Hamilton Park Pacesetter Magnet school will celebrate its 25th anniversary next month, and nobody could be more proud than brand new Principal Vaughn Gross.

Although she may be a recent addition to the Hamilton Park team, Gross has already added a healthy dose of her enthusiastic spirit to this school, which she clearly cares about.

“There is a real energy when you walk through these halls,” she says. “Our children are so warm and outgoing, and they’ll come right up and talk to anybody.”

Gross came to Hamilton Park last year, after having taught in RISD for 25 years. Most recently, she spent eight years serving as an assistant principal at Brentfield Elementary.

“Hamilton Park was the first magnet school in the Richardson Independent School District,” she says, “so they were always on the cutting edge in terms of new programs, equipment, and technology.

“I feel I really connect with this school because I have seen the whole picture – as a teacher elsewhere in the district and as an administrator.”

Hamilton Park was designated as a Magnet School in a 1975 court order. The population of the school is split evenly between neighborhood children and applicants from throughout the district. The school is so highly regarded that there is a waiting list to get in each year.

“In the last five years, RISD has created two additional magnet schools,” Gross says. “Because there are other options now that might be more geographically attractive, we need to be sure we are providing something that continues to attract students to Hamilton Park.”

To this end, the school narrowed its focus to its gifted and talented and arts programs.

“I require my staff to have 30 extra hours of gifted certification each year,” Gross says. “The teachers here are so outstanding. On their own time, they have created a proposal that takes district criteria for gifted and talented qualification and merges that with the unique student situation here.”

“They have developed a new set of criteria under which some of our students at Hamilton Park could still qualify for some gifted and talented instruction.”

The school also places a strong emphasis on the arts.

“We are the only elementary school in the district with a full-time drama teacher,” Gross says. The school boasts two music teachers and two art teachers.

“Our productions are great, because we have a full-size auditorium and the resources to make all the aspects of a production – acting, singing, designing props – really come alive for the children.”

In the short time Gross has been at Hamilton Park, there have been many changes to the feel and look of the school, which convey the overwhelming enthusiasm she brings.

“I arranged for all the hallways and bulletin boards to be painted in bright colors,” she says, “and I encouraged the teachers to paint their rooms in a way that expresses their individuality.”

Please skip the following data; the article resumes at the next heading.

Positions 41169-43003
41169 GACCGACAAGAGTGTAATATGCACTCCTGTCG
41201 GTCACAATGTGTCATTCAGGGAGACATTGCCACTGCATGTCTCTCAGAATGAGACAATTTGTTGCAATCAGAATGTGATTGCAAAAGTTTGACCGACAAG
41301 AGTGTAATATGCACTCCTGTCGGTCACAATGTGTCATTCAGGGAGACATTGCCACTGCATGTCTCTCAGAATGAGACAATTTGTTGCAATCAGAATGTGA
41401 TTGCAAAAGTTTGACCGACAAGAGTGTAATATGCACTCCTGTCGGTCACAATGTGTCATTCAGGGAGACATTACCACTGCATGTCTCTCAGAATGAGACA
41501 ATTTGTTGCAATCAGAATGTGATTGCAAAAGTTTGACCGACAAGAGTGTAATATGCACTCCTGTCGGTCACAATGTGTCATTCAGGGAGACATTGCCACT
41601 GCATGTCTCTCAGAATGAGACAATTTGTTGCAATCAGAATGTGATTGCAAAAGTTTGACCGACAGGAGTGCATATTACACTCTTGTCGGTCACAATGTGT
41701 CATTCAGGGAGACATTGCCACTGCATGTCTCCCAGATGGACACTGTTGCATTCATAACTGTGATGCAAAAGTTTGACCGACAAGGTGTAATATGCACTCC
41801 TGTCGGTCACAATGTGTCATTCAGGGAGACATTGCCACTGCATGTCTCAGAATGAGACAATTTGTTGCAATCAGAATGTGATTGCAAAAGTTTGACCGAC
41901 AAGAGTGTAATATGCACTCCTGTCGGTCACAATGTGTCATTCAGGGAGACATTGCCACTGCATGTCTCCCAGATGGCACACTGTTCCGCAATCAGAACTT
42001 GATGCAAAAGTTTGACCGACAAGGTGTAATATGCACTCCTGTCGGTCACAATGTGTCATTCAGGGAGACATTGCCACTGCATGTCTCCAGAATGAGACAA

As a result, every hallway and classroom is unique and colorful.

“These teachers are so devoted,” says Gross. “They came in during the summer without pay, without air conditioning, to paint their rooms. And, they even paid for their own paint.”

But feeling good is just as important as looking good, which is why Hamilton Park has many ongoing “community building” exercises. Gross feels these exercises are crucial to creating a bond between two distinct populations of children.

“Every Friday we have something we call the Huddle,” Gross says. “It is sort of like a pep rally that the whole school attends. We use the time to recognize special students, have alumni come talk to the kids about their successes after Hamilton Park, or just listen to different songs that the children have practiced.”

On a recent walk through the school, the kindergarten classes were practicing a special song composed for Grandparent’s Day. Each classroom also sets aside time for “community circle” when students address interpersonal problems and give one another positive affirmations.

The program for the 25th Anniversary Celebration Nov. 12 will include an array of distinguished alumni; a performance by Hamilton Park’s unique hand bell choir, including past members of the now defunct teacher’s hand bell choir; and a school-wide open house. Other special activities also are planned for the days leading up to the anniversary.

“Twenty five days before the anniversary, we will kick off the celebration by asking all the students to come to school wearing 25 of something – maybe ribbons, buttons, or stickers,” Gross says.

“Each day will feature a special activity related to the anniversary. They will draw pictures of how they think they will look in 25 years. Each grade will research a five-year period of these last 25 years for our ‘History Walk’ display, and we will tie a red ribbon around one of the trees out front each day leading up to the event.”

The theme for the anniversary is “Hamilton Park Pacesetter Magnet – 25 years of Pacesetting and History Making.”